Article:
Hag: Forgotten Folktales Retold

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Hag: Forgotten Folktales Retold

Hag: Forgotten Folktales Retold

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What McBride brings to an otherwise “straight” account is a strongly opinionated present-day narrator, who keeps intervening with ironic commentary about the story. I enjoyed this collection, especially the stories, where bad men are put to a gruesome end, richly deserved. They touched on themes of domestic abuse, motherhood, sexuality, miscarriages, homophobia, mental health, love, trickery and deception.

There's nothing wrong with this story, but it didn't particularly excite or amuse me, hence my rating.At the heart of each mystical story is a woman, who, often on the cusp of a new beginning, remains haunted by traumas from her past. The cover art is wonderful and I loved the fact that they went with the name HAG to try and reclaim the insult to women. DARK, POTENT AND UNCANNY, HAG BURSTS WITH THE UNTOLD STORIES OF OUR ISLES, CAPTURED IN VOICES AS VARIED AS THEY ARE VIVID. However I managed to take something from each story, whether it was a welcome something is another matter.

You can change your choices at any time by visiting Cookie preferences, as described in the Cookie notice. The stories all had links to the mythology present in their original tales, but with over arching themes of nature and feminism. They start working on renovating and also how to make a profit from selling cheese and milk and the likes. If any of the authors in the title seem familiar to you, trust that the others will be equally pleasing. The folktales take you across the country from Suffolk and green children, to boggarts in Yorkshire, Panthers in Stafford, selkies in Orkney and more.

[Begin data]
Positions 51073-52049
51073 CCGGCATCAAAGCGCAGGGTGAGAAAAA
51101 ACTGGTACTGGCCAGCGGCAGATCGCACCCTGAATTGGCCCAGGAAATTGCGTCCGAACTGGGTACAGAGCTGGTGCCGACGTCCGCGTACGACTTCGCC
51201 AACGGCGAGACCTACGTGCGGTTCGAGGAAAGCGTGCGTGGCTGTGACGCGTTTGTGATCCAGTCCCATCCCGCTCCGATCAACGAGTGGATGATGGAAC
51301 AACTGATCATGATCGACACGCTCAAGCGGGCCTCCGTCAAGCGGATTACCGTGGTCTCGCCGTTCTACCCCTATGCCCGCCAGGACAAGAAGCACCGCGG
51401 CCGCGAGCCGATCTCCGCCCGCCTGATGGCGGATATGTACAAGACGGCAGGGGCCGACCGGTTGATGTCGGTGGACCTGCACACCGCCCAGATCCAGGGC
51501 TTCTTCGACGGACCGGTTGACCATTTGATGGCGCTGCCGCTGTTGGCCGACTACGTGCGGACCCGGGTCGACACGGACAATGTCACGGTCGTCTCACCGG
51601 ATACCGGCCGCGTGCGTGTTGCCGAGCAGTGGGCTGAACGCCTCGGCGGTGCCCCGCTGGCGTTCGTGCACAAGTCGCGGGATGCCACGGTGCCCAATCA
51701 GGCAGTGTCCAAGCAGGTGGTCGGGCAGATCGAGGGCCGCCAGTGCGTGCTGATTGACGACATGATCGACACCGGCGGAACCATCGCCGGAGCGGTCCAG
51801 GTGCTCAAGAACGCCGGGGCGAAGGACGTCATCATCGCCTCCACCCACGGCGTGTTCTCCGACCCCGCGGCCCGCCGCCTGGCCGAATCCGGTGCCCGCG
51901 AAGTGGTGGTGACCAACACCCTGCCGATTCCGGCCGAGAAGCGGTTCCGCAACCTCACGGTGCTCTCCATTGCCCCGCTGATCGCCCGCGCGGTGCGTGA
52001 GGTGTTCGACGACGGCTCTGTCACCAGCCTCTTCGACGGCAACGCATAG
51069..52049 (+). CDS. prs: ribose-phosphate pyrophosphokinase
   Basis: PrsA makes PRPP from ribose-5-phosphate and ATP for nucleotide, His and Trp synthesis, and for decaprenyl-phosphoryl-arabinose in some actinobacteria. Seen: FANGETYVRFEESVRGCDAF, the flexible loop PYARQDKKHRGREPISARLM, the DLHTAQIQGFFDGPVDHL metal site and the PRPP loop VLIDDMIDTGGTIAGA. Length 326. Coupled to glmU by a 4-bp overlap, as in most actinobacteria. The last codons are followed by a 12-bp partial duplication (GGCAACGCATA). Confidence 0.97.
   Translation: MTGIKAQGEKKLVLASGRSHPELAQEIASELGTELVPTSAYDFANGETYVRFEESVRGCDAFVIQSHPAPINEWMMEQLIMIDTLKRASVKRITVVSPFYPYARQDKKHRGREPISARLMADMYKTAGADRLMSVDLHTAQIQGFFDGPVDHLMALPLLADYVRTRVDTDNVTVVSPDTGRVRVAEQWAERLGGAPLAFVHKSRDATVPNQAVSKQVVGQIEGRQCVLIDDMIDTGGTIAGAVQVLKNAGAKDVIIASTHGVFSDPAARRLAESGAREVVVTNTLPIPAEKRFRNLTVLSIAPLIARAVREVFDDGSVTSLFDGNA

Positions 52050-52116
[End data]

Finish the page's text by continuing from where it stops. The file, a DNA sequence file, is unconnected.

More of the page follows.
One of the things that set us apart from the other creatures of the planet is our ability to tell stories and to imagine ourselves in the place of others. An appendix at the end presents the folktales upon which the commissioned authors worked their contemporary magic.

The echoes between stories give the collection a wonderfully satisfying cohesion, so that the whole is greater than the sum of its parts.The daughter of a Trinidadian father and an Irish mother, Rosheen leaves Killarney in the 60s to seek her luck on a farm in Norfolk. Meanwhile Emma Glass’s ‘The Dampness Is Spreading’ approaches the tale of the fairy midwife by turning it into the story of an exhausted hospital worker haunted by grim thoughts, leaving us unsure what is real – much like her novel Rest and Be Thankful. Loved learning about some lesser known folktales, and combining that with samples of writing from authors new to me. Irenosen Okojie’s Rosheen is based on the Norfolk tale of The Dauntless Girl, but the eponymous protagonist is Okojie’s creation.

  • Fruugo ID: 258392218-563234582
  • EAN: 764486781913
  • Sold by: Fruugo

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